mSATA or M.2 SSD for the ROG G751JY?

shameers_i

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Apr 14, 2016
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Hi guys,
I'm planning to purchase a SSD for my G752JY coz it came with two 1TB drives. My intention is to replace one HDD with a SSD. As I was searching for one, I found that there are two types of SSDs on the market. M.2 and the mSATA. What do you guys recommend? The M.2 is the newer and faster version as I understand. But it is a bit more expensive. Is it worth the money? Is the speed that different?

P.S : I did try googling and didn't get a straight answer. As there are many people that say that it depends on the brand and the laptop.
 

Sakkura

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Yes, that means the M.2 slot allows for speeds up to a theoretical maximum of 4 GB/s, where mSATA is capped at 0.6 GB/s. You still have to check what the M.2 SSD you buy is capable of (and none are really approaching 4 GB/s yet).
 

Sakkura

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You need to check which connector(s) the laptop has. They are not compatible with each other.

As for speed, many M.2 SSDs are actually running SATA mode, which means it's no different than mSATA in terms of speed. But M.2 can allow significantly higher speed if the SSD runs PCIe mode, optionally with support for NVMe as well.
 

Mr Kagouris

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There's M.2, mSATA, and regular 2.5" SSDs. The difference is that 2.5" and mSATA (most 2.5" anyway) use the SATA interface and thus are limited in speed (usually they have read/write speeds of around 500 MB/s), while M.2 often use PCIe coupled with NVMe, resulting in extreme speeds and much better responsiveness. If you don't plan to put much on the SSD and have an appropriate M.2 slot available, a 256GB Samsung 950 Pro would be awesome. If you don't have an M.2 slot available or want more storage space, you can get an mSATA SSD (if you have an mSATA slot) or a 2.5" one.
 

shameers_i

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Hi thanks for your input. I'm sure that it has both the connectors. When you install the M.2 however, one of the HDD/SDD bays is taken. Because of some weird design reason.
And as I found out just now, it says "M.2 slot is PCIE 3.0 x4". Does it mean that the speed is much better than the mSATA?
 

shameers_i

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There is a M.2 slot and a mSATA slot on the laptop. The thing is when the M.2 is installed one of the HDD/SDD bays are taken.
 

shameers_i

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There are 2 2.5" bays on my laptop. Both support mSATA SSDs and HDDs. One of the bays has the M.2 slot. So if I install a M.2 one of the HDD/SDD bays are completely taken out.
Thanks for your reply. I will try the Samsung SSD.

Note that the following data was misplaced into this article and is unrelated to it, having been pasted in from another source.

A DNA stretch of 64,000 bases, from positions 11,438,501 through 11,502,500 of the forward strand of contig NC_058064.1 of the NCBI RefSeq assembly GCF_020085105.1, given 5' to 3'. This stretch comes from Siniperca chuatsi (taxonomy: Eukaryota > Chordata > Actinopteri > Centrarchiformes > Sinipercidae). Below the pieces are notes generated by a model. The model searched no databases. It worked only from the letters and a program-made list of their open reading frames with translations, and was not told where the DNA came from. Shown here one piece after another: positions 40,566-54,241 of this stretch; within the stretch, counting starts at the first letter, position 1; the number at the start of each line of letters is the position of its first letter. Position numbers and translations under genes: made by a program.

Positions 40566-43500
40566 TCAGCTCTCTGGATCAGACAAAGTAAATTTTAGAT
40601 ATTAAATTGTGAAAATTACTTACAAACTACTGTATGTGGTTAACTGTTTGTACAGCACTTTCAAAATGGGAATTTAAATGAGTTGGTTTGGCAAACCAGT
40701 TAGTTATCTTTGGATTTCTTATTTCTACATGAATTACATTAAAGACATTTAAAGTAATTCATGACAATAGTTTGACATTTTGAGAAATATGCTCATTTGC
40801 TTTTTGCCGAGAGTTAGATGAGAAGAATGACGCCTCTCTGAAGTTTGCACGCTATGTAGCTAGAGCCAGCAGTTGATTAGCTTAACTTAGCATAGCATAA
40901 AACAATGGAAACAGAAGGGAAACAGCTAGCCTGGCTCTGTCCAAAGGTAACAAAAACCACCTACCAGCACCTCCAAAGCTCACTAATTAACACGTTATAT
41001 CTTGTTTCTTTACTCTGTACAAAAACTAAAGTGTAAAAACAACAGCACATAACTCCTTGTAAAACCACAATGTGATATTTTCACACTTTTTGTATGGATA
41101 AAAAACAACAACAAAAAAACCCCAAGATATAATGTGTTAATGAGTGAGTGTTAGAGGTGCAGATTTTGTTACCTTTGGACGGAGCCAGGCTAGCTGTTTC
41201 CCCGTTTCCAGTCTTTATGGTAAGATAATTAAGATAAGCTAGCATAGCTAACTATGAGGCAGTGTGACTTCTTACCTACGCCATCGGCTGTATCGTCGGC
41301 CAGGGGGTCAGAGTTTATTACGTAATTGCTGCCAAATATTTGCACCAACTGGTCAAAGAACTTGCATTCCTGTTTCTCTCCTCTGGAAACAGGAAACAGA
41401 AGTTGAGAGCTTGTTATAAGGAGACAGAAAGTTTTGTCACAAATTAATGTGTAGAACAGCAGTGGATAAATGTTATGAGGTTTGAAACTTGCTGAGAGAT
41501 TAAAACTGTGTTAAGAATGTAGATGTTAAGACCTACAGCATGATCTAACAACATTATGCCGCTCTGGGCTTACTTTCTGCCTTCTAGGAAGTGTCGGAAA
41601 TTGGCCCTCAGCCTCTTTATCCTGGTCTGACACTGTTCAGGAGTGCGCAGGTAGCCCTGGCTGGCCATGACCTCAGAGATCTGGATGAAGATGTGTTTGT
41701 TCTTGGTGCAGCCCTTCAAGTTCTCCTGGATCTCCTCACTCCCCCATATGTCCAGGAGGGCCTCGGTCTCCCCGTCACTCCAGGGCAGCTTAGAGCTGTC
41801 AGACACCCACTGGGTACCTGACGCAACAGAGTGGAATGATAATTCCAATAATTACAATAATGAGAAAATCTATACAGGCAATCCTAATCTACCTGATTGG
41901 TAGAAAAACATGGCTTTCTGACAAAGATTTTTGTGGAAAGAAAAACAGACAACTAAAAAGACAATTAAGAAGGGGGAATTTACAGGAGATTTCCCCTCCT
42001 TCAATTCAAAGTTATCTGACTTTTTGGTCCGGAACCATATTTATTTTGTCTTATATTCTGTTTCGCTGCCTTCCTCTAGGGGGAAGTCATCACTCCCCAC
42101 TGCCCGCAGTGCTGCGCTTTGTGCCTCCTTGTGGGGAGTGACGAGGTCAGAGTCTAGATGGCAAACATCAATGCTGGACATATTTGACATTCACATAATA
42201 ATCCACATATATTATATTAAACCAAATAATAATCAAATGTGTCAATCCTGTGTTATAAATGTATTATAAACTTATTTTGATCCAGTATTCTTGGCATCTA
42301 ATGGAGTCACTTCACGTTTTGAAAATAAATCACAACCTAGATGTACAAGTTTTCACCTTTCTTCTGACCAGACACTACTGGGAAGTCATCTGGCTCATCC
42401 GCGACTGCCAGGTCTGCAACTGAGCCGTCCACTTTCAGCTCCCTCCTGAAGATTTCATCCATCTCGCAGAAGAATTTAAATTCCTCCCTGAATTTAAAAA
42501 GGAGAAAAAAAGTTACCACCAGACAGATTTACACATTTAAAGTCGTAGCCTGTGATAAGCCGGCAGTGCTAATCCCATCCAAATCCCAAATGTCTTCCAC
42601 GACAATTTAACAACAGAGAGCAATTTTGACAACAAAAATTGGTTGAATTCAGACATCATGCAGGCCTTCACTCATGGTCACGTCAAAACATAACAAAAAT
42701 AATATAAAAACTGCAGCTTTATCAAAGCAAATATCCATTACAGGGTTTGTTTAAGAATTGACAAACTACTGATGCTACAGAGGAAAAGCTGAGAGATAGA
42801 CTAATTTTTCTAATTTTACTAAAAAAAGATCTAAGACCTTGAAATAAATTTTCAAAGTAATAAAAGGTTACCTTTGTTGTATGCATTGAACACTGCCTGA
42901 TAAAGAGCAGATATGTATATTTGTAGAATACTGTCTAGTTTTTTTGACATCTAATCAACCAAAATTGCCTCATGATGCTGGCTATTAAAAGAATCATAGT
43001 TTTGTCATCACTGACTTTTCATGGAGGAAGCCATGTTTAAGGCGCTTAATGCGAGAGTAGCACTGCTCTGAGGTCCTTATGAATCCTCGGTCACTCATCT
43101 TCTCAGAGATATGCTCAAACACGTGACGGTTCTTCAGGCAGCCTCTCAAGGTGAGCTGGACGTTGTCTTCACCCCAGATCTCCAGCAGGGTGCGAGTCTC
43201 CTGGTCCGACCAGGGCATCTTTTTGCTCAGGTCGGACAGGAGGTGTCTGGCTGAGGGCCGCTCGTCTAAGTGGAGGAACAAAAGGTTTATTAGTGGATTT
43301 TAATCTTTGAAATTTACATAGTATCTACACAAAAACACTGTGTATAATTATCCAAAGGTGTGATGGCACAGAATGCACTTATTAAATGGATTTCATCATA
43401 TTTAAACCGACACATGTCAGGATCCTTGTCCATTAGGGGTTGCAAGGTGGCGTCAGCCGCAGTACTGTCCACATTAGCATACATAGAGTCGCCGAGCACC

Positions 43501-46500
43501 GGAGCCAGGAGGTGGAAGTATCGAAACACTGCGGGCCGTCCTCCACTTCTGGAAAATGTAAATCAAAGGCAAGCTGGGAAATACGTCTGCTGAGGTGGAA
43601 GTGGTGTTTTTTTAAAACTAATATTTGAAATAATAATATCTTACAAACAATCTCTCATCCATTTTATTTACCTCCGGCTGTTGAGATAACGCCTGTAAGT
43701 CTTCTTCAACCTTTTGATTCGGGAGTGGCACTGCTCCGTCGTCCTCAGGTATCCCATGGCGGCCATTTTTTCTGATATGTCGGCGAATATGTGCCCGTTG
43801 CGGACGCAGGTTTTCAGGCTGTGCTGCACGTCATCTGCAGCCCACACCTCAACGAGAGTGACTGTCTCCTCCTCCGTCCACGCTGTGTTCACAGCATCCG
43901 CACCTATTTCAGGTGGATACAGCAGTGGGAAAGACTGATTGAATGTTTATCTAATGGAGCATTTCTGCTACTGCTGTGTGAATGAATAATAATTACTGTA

shameers_i

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So you are saying that I can't install a M.2 on my laptop? Or that it wouldn't make a difference than a mSATA?
 

Sakkura

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Yes, that means the M.2 slot allows for speeds up to a theoretical maximum of 4 GB/s, where mSATA is capped at 0.6 GB/s. You still have to check what the M.2 SSD you buy is capable of (and none are really approaching 4 GB/s yet).
 

shameers_i

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Thanks! That answers my question.
 

Mr Kagouris

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If you're willing to sacrifice other storage devices you can't go better than a 512GB 950 Pro. It would offer transfer speeds up to 2 GB/s and have absolutely amazing responsiveness. If you only have an HDD installed, what you can do is get an external USB enclosure for 2.5" drives and put it in there, then use it as an external drive. Just make sure the M.2 slot also supports the required size (2280) if you want to get one.
 

Mr Kagouris

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What in the blazes are you talking about? M.2 slots capable of utilizing the PCIe interface use PCIe x4, and the lanes utilized are NOT from the CPU, they are from the chipset, so it does not affect the graphics card (even if it did, x8 does not bottleneck any card on the market and even a modicum of research would've shown you that). Finally, those "dips" you refer to only realistically show up in benchmarks. Can you please even look up what you're talking about before saying "You are all wrong"?
 

Mr Kagouris

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I don't know what your problem is but you need to start being coherent. You linked a document on SSD defragmentation and one of your own posts for an entirely different scenario. You also wrote this:

you don't lose a satta port but your graphics card is working x8, they share the same bandwidth.
which directly contradicts this:

The M.2 is connected to the Southbridge and it doesn’t use the pci-e bus that is connected with the Northbridge
According to OP the M.2 slot he has does support PCIe x4, meaning that using it with something like a 950 Pro would not affect the GPU or the SATA ports.
 

Sakkura

Distinguished


The "card" you linked is for a desktop computer. OP has a laptop. It's not compatible.

Besides, there is no need for such an adapter, since the laptop already offers a PCIe 3.0 x4 connection through the M.2 slot. It won't affect any SATA connectivity since that's separate on the chipset.
 
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